What Do First-Line Supervisors of Farming, Fishing, and Forestry Workers Do?
In order to direct and coordinate employees in agriculture, animal care, aquaculture and logging, first-line supervisors work with managers as well as workers. Using knowledge of the particular field as well as management skills, you’ll oversee tasks, train and evaluate workers, and contribute to specific jobs as needed.Since most of these positions are not in growth industries, they are overall on the decline, expected to drop by 3% by 2022. However these statistics vary from field to field and by location, and 970 jobs are predicted to open annually nationwide.
First-Line Supervisors of Farming, Fishing, and Forestry Workers Skills and Abilities
As a supervisor, you must be effective at administration and personnel management, with strong verbal communication skills and the ability to efficiently manage your own time and others. You’ll need to be able to monitor and coordinate with people, and be good at recognizing problems whenever they arise. Depending on the specific position, you may also need knowledge of biology, chemistry, food production or machinery operation.
First-Line Supervisors of Farming, Fishing, and Forestry Workers Duties
Different supervisor positions have a range of duties. For instance, as an animal husbandry supervisor you’ll be responsible for observing the animals under your care as well as the personnel, assisting in veterinary treatments and inspecting and directing the repair of fences, ranges and other holding facilities. A logging supervisor must plan logging operations like felling trees, grading and loading logs, and setting up and dismantling equipment at changing work sites. As an agricultural and horticultural supervisor you’ll be inspecting crops and fields to determine the need for fertilizing and pest control, and oversee the construction of irrigation and other farming systems. Aquaculture supervisors work at fisheries, and may prepare fish food and medicines as well as handle spawning programs and ship eggs to other hatcheries.For all these jobs, in addition to the position-specific tasks, you’ll also be responsible for supervising the workers under you in a variety of aspects, including:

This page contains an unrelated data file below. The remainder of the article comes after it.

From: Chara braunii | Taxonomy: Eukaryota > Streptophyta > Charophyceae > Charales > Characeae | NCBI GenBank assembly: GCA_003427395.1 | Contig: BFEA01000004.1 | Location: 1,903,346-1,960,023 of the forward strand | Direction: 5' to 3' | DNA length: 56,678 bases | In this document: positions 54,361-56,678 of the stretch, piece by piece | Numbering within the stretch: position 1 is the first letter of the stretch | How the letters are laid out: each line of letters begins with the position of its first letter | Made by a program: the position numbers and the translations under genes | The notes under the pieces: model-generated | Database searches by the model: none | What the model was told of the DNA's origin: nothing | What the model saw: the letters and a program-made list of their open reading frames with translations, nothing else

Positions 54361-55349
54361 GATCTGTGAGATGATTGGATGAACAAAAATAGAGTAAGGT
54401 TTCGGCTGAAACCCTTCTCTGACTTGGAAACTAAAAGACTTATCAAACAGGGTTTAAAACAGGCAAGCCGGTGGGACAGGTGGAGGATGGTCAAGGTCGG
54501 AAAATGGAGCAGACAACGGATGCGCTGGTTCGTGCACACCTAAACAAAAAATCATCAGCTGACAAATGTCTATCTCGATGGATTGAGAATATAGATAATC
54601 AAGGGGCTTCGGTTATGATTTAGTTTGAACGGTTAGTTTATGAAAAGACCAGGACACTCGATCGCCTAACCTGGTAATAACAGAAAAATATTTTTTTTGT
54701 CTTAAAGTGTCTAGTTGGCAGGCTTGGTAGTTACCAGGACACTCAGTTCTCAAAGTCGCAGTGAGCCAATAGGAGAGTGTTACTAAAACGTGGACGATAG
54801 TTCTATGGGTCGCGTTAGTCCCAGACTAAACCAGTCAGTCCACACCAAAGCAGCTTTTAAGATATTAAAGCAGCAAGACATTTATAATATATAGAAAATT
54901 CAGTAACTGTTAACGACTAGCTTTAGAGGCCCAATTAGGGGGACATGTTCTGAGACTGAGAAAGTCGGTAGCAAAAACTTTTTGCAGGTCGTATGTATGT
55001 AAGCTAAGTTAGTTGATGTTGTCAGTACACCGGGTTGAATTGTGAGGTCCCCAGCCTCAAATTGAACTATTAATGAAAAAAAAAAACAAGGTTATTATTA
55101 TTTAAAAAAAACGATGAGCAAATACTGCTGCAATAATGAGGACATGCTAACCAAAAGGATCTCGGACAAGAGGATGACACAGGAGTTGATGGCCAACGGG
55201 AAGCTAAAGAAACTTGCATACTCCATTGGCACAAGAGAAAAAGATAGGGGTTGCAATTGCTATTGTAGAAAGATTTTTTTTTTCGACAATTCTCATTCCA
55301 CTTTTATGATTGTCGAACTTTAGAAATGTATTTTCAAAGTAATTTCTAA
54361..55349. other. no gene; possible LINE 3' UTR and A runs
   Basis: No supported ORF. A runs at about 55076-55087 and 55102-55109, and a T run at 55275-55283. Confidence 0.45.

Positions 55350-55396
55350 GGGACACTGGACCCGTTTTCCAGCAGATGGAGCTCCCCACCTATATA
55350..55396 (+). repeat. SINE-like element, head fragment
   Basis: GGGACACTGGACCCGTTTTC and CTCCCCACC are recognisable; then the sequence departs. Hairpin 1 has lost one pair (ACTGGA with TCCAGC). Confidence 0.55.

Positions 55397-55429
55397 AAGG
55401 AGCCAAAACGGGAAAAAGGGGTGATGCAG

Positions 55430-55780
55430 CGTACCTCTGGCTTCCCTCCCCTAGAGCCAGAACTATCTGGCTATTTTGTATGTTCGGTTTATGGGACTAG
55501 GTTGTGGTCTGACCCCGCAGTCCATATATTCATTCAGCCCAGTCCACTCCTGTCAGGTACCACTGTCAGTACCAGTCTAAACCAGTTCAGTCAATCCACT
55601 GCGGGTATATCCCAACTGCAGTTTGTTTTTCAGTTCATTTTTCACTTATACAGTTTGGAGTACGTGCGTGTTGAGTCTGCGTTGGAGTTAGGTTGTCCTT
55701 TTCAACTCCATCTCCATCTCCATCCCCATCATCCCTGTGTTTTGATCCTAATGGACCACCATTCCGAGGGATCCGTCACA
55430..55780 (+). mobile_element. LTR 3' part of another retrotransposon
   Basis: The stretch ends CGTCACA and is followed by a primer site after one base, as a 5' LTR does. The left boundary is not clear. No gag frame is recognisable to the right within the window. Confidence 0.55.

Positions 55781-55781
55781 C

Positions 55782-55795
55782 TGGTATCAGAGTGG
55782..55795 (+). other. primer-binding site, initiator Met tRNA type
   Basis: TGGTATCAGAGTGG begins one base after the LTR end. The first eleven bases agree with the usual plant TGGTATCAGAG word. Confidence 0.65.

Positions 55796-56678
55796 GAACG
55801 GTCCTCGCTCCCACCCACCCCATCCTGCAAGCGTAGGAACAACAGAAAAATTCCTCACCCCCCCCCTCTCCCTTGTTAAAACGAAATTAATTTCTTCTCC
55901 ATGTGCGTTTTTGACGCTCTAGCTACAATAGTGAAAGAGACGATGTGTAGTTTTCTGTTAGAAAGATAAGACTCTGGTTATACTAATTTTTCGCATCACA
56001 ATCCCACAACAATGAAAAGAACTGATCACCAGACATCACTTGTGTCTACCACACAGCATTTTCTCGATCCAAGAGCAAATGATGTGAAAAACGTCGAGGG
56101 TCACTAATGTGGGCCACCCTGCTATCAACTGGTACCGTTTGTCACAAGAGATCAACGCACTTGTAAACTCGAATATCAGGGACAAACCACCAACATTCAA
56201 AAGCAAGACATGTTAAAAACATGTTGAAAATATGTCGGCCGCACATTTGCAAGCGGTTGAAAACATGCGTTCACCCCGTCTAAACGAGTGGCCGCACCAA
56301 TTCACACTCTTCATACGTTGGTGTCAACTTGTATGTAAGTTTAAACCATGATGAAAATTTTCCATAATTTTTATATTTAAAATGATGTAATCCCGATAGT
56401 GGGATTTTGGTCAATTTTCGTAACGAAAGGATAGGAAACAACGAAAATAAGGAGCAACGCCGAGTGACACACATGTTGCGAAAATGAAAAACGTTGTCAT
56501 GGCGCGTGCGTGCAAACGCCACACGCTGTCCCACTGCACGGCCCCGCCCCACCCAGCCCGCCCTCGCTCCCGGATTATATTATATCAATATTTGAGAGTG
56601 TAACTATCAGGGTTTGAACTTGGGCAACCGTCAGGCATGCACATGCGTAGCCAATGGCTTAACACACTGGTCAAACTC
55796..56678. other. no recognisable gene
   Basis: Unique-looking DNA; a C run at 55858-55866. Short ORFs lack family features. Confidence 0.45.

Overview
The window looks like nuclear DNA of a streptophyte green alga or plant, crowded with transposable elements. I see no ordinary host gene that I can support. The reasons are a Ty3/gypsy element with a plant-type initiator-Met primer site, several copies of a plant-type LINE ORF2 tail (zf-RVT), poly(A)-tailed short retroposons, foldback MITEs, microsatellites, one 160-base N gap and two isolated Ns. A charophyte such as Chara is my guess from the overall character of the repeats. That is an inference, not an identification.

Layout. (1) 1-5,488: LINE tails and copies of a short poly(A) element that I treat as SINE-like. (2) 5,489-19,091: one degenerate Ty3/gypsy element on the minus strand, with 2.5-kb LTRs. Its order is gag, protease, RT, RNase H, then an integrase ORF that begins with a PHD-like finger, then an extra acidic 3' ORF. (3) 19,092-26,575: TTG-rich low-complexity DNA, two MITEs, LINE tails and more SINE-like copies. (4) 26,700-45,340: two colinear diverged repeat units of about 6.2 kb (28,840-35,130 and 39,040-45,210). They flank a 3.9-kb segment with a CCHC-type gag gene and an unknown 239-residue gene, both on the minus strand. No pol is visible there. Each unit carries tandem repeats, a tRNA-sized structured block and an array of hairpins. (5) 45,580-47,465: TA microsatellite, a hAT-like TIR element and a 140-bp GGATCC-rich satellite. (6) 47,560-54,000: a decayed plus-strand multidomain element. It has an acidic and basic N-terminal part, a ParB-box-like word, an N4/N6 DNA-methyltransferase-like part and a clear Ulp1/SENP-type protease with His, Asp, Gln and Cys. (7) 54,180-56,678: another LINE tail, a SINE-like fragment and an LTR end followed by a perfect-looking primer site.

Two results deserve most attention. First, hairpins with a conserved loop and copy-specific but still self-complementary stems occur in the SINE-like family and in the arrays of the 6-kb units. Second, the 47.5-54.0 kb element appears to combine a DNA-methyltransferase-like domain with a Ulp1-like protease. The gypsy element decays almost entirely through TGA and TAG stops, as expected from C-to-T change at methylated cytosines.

- Recruiting, hiring and dismissing employees
- Conferring with management to decide on schedules and allotment of work
- Training new workers in techniques needed to perform their duties
- Maintaining a safe work environment
- Settling disputes and disagreements between workers
- Keeping payroll and time reports
- Doing performance evaluations
First-Line Supervisors of Farming, Fishing, and Forestry Workers Tools and Technology
Supervisors nowadays must use computers to keep records of the workers under them, such as spreadsheets and databases, calendar and timekeeping software,, and email. You’ll also employ tools and equipment specific to your position. So animal care supervisors may work with milking machines, veterinary syringes, shears and clippers, or egg collectors, while agricultural supervisors might use harvesters, haymakers, cultivators or tractors.
Education and Training for First-Line Supervisors of Farming, Fishing, and Forestry Workers
The majority of farming, fishing and forestry supervisor positions call for a high school diploma or equivalent, as well as some experience in the field, generally less than five years. You should also have formal instruction in the specialty you’ll be working in, such as certification or a degree in:
- Livestock Management
- Animal Sciences
- Dairy Husbandry
- Agricultural Production
- Plant Sciences
- Forest Resources Production
First-Line Supervisors of Farming, Fishing, and Forestry Workers Salary
Depending on the field as well as the location, supervisor salaries can vary widely. The lowest paid positions offer around $26,000 a year, while the highest-paid salaries exceed $73,000. In general you can expect to make an average of $45,000 a year.
First-Line Supervisors of Farming, Fishing, and Forestry Workers Jobs by Geography
First-line supervisor positions such as these are industry-dependent, with the most jobs found in the centers for the specific field. The majority of farm worker supervisor positions are in the South and Midwest, while logging supervisor positions are in the Northwest such as Washington and Oregon. In general, the better paying supervisor jobs are found in northern states like Minnesota and Michigan, as well as parts of the South such as Louisiana.